The tiebreak

History of the tiebreak




The tiebreak was invented by
James
Van Alen in 1965 after an earlier, unsuccessful attempt to speed up the game by
the use of his so-called Van Alen Streamlined Scoring System (VASSS).

For two
years before the Open Era, in 1955 and 1956, the United States Pro Championship
in Cleveland, Ohio was played by VASSS rules.

The scoring was the same as that
in table tennis, with sets played to 21 points and players alternating 5
services, with no second service. The rules were partially created in order to
limit the effectiveness of the powerful service of the reigning professional
champion,
Pancho Gonzales.
Even with the new rules, however, Gonzales beat

Pancho Segura
in the finals of both tournaments.

Even though the 1955 match
went to 5 sets, with Gonzales barely holding on to win the last one 21-19,
apparently it took only 47 minutes to play.
The fans attending the matches preferred the traditional rules, however, and in
1957 the tournament reverted to the old method of scoring.

The tiebreak was then invented by Van Alen in 1965 and was introduced at the
United States Open in 1970 after a successful trial period at Newport, Rhode
Island. Originally, the winner of the tiebreak was the first player to reach
five points, and there was no requirement that someone win by two points.

Impetus to use the tiebreak gained force after a monumental 1969 struggle at
Wimbledon between
Pancho Gonzales and
Charlie Pasarell. This was a 5-set match that lasted five hours and 12
minutes and took 2 days to complete. In the fifth set the 41-year-old Gonzales
won all seven match points that Pasarell had against him, twice coming back from
0-40 deficits. The final score was 22-24, 1-6, 16-14, 6-3, 11-9.

In 1971 the tiebreak was introduced at Wimbledon when the score in any set
except the final set reached 8-8 in games.

In 1979 the tiebreak was changed to be in effect when any set reached 6-6 in
games, except the final set.

Tennis match game scoring and the Tiebreaker

Tennis match scoring is identical in singles and doubles games.

In a tennis game if the same player was to win every point it would be scored as
follows:

First point – 15 -0

Second pont – 30-0

Third point – 40-0

Fourth point – Game

Zero points are referred to by the
term love (some speculate it originated from the French word for egg, l’oeuf,
which shape looks like the number zero.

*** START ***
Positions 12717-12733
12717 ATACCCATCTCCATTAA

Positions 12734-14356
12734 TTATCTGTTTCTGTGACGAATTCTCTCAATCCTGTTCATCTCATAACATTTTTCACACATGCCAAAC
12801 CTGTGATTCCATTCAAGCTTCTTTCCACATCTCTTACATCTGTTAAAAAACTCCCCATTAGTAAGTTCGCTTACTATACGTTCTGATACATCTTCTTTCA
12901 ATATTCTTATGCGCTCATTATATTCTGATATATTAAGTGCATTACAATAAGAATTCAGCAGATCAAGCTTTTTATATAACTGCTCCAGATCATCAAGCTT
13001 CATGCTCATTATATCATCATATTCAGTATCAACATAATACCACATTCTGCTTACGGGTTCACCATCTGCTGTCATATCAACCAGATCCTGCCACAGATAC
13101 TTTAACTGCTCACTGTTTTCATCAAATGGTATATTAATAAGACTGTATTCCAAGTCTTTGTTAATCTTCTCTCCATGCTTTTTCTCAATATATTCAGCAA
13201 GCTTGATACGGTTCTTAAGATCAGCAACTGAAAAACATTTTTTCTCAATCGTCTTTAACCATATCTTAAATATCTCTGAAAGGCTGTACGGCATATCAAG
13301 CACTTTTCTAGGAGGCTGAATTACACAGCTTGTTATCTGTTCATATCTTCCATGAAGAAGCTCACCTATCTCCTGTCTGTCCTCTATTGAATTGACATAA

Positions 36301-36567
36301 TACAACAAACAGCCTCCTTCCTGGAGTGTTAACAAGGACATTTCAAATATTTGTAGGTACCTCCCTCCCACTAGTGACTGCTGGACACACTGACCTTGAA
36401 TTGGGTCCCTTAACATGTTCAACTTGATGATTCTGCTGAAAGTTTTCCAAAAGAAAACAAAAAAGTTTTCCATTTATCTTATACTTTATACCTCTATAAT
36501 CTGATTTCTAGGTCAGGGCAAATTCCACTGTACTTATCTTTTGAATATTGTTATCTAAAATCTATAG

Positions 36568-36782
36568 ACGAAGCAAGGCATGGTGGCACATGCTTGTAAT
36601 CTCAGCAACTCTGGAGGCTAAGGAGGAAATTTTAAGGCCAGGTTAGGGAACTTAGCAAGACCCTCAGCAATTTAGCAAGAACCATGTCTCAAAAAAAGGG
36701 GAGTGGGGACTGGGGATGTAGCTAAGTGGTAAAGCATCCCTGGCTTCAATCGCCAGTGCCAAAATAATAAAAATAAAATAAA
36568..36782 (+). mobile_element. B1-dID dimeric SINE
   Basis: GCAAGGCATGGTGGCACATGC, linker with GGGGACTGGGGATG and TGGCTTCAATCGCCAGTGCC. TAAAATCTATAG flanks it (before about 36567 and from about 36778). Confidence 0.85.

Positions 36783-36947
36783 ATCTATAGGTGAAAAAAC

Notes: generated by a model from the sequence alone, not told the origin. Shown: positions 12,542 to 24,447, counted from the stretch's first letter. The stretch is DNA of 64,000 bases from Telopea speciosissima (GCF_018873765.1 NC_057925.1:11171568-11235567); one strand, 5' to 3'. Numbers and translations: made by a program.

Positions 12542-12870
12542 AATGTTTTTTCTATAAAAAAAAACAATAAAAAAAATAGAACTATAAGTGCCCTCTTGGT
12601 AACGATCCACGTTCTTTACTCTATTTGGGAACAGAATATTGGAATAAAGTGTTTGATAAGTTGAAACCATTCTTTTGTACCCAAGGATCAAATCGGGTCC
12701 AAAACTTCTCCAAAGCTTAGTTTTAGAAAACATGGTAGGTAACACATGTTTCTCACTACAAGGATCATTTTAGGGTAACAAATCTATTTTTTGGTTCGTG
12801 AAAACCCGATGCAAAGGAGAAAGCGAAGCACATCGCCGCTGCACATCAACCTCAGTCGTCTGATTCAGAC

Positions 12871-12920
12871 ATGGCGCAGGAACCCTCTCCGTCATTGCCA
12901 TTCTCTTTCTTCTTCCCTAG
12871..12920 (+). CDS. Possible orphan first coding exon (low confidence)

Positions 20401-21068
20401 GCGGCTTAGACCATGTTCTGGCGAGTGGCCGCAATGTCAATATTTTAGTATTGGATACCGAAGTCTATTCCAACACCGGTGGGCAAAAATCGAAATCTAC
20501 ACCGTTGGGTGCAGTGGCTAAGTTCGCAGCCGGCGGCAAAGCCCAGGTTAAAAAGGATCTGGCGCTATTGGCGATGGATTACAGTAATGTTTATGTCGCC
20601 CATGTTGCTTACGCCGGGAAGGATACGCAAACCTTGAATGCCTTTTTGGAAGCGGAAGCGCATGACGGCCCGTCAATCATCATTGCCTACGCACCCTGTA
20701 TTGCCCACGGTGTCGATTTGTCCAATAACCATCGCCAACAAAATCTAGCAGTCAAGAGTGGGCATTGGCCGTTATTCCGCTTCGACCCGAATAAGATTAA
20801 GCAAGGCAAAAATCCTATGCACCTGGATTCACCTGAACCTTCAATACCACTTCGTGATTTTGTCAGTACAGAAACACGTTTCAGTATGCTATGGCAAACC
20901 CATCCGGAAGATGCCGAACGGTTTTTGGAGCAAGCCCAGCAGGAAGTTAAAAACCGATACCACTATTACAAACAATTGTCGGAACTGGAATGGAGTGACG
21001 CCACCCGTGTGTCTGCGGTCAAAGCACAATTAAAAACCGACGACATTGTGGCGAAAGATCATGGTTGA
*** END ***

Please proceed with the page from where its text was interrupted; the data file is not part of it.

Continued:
The word ‘Deuce’ is used to express a 40 point tie.

Game must be won by two points, a two point margin is necessary, so play
continues until one player achieves a two point lead. Any tie at this period  always called
‘deuce’.

There is system called “no-ad”, often practiced at College level tennis, where
after the first deuce a single point is played to decide the game. In this case
the returner has the choice of sides to return from (Deuce or Ad side).

In tennis tournaments, the server score is always called first.

If playing without umpires, only the server calls the score.

This how you would call the score if you were the server and had lost the first
point – ‘love-15’

Or if you are serving at 30-30 and you win the next point – ’40-30.’

In singles or doubles the players or teams exchange sides after each odd-numbered game,
for example at:

1-0
3-0 or 2-1
5-0 or 3-2 or 4-1 or 5-4
6-1 or 6-3 or 6-5 and so on.

To win a set tennis players must win six games, a two game winning difference is
a must..

Therefore, in a set tied at 5-5,  7 games are necessary to win, some sets
can go to 22-24 or more games to win the set.

To avoid these long sets and to please TV, the tiebreaker was created.


The tiebreaker is an option tournament organizers choose to enforce or not,
players are informed before the tournament starts.

A set tied at 6-6 the tiebreaker will be anounced by the chair umpire.

As a rule tiebreakers are played to 7 points, but since they must be won by at least two points,
they may be extended.

Regardless of tiebreaker final point sum the winner is recorded as having won the set
7-6.

Tennis matches are usually the best two out of three sets (Women matches are all
best of 3 sets) or the best three out of five sets and organizers reserve the
right to employ the tiebreaker on every set or on the final set or not at all.

There you have it this it for the tennis match game scoring and the Tiebreaker.

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Related Links and Tennis Instruction

How to play a Tiebreaker – 1st point (A must read!)

US Open
Tennis – Roger Federer Is he really that good?
(See how you can improve your Tiebreaker record!)




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